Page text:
Tag Archives: tapestry weaving

In Teotitlan del Valle, Hidden Treasures: Adrian Montaño

My North Carolina friends just left the village after spending a week with me celebrating a belated birthday. It was a bash! Mucho mezcal. Mucha fiesta. Mucha comida. Lots of travel to villages to visit favorite artisans.

We spent a morning with antiquarian Adrian Montaño in Teotitlan del Valle. I met Adrian a couple of months ago when I was visiting with friends Christophe and Rogelio who operate Maison Gallot. But, I had seen him around town, in the market, always impeccably dressed, a woven straw hat topping off the costume.

Adrian at his loom, with (left to right) Scott, Wendy, Kathryn (NC) and Carol (Texas)

Adrian lives in a part adobe, part brick and part concrete house tucked into the hillside above the village. He has a wonderful view. He has one very ancient loom. His house is adorned in antiquities and a beautiful altar. He has been weaving since he was a boy. He is now age 75 and still productive.

Virgins of Guadalupe and Soledad watch over revered ancestors on the altar

In the 1960’s, missionaries came to town and began a program of conversion, translating oral Zapotec into English. (Many still do, and call themselves linguists.) They befriended Adrian, who decided that rather than convert, he would learn English from them.

Adrian is also a painter, and adorns the jicara gourds a la Matisse

His language skills are impeccable and he speaks Zapotec, his first language, Spanish and English flawlessly. He says it is important for young people to keep the language traditions alive. To earn a living, he teaches Zapotec and English to village youth, and weaves ponchos.

The beautiful poncho that Wendy bought. Not natural dyes, but gorgeous nevertheless.

His hidden treasures are a stash of vintage textiles that he wove himself, mostly when he was in his twenties, and those he has collected over the years. We were treated to a Show and Tell. I am sharing the photos of these beauties here.

1930’s-1940’s tapestry, two wefts woven together, natural and synthetic dyes

In the 1930’s and 1940’s, most of the textiles woven were bed blankets. They were natural sheep wool or were synthetic dyes most common to the era — red, green and black. Motifs were animals, birds and symbols of Mexican nationalism. Few remain in pristine condition. Storage is a problem and moths love the dark “chocolate” richness of natural wool.

Panteleon or leopard motif on tapestry blanket, Teotitlan del Valle, 1930’s-40’s

Back then, the looms were narrower and to make a bigger tapestry, the weavers needed to create two exact pieces and then sew them together down the middle. Each side needed to match up! Only the masters could achieve this. These became either blankets or ponchos/serapes.

Famous vintage Victoriano Chavez rug design, Federico Chavez Sosa‘s grandfather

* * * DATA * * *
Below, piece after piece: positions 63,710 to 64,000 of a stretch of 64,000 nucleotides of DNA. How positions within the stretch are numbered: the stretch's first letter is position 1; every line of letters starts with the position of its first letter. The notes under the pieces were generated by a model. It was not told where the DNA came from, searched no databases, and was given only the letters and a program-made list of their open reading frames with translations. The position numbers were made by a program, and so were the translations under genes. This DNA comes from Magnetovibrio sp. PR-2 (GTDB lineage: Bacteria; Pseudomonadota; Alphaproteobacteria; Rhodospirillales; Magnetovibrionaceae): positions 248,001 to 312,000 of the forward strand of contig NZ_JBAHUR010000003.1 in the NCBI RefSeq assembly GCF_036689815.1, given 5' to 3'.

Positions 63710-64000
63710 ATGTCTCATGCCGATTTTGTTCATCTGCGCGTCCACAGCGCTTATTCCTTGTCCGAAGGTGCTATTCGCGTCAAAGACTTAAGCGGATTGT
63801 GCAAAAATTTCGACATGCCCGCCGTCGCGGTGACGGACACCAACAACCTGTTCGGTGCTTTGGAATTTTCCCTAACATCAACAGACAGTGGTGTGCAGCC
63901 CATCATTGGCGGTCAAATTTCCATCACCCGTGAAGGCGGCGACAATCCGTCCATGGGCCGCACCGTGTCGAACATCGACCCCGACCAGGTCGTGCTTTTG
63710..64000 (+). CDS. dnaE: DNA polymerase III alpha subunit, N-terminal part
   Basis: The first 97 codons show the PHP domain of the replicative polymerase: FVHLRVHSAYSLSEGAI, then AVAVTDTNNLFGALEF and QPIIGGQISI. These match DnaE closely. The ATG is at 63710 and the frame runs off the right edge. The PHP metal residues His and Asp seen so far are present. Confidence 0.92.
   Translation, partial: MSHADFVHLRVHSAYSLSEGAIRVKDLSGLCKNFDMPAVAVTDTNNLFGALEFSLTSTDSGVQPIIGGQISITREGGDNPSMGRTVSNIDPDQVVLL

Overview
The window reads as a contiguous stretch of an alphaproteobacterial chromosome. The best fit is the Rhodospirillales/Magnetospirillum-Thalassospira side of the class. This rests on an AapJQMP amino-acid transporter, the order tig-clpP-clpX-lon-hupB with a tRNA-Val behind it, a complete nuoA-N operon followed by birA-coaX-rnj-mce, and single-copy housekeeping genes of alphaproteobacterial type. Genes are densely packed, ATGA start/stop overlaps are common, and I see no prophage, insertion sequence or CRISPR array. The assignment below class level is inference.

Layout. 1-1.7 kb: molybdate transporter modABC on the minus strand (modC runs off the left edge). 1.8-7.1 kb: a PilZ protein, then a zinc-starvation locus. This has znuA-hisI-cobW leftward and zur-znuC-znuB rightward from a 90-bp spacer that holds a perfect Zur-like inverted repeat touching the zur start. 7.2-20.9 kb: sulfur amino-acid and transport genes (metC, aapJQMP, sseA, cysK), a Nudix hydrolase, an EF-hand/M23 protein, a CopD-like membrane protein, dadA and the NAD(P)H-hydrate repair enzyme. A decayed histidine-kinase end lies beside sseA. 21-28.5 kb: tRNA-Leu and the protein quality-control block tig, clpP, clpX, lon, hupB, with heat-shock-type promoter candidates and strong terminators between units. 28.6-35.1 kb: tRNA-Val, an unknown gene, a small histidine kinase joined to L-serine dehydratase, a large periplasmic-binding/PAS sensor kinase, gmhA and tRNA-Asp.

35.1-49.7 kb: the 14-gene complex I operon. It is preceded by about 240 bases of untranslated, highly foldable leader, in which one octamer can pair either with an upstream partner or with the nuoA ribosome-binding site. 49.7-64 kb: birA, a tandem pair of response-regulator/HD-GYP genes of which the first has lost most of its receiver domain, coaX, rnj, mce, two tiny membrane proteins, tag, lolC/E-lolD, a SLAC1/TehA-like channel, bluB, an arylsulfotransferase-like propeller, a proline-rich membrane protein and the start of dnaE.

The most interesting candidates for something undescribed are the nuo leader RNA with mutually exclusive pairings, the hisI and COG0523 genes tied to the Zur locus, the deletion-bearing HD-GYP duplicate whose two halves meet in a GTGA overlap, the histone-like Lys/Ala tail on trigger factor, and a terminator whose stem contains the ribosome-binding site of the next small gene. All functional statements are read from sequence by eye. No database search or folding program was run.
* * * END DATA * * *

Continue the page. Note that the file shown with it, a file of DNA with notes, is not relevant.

It was not until the early 1970’s that blankets then became adapted to become floor rugs. This happened when young travelers came to Oaxaca from the USA, saw the beautiful weavings produced in Teotitlan del Valle, understood the beginning craze of Santa Fe Style and worked with weavers to create sturdier floor tapestries.

Curved figures are the most difficult to achieve in tapestry weaving

Many back then brought Navajo designs with them and contracted with weavers to reproduce Native American designs that were then sold throughout the Southwest. Thus, began the rug-weaving boom in the village where I live.

Adrian wrapped in one of his vintage blankets

Today, there is a return to natural dyes and to the traditional Zapotec designs that are found on the stone walls of the Mitla Archeological Site. Moreover, young weavers are developing their own style, taking traditional elements and making them more contemporary, innovating to meet a changing marketplace.

Adrian Montaño has a reverence for his roots. He openly shared his collection with us. Many of the weavings had moth holes. Some were pristine. He tells me that those washed with amole, the traditional natural root used for soap, will prevent moths from nesting. But few people use amole these days.

Eagle and the Serpent Medallion, Mexican nationalism motif

I love Adrian’s ponchos. They are short-cropped and come to the waist. They are designed using the Greca (Greek-key) pattern so named by a European archeologist who explored Mitla.

Adrian wove this Covarrubias-inspired tapestry over 50 years ago

If you want to visit Adrian and purchase a poncho, please give him a call. (951) 166-6296. Only go with the intention of supporting him by purchasing what he makes.

A Story About Five Wool Rugs for Sale with 100% Natural Dyes, Oaxaca, Mexico

Omar Chavez Santiago went back to Mexico on Saturday but he left these five beautiful hand-woven tapestry rugs (tapetes) behind for me to sell for him and his family.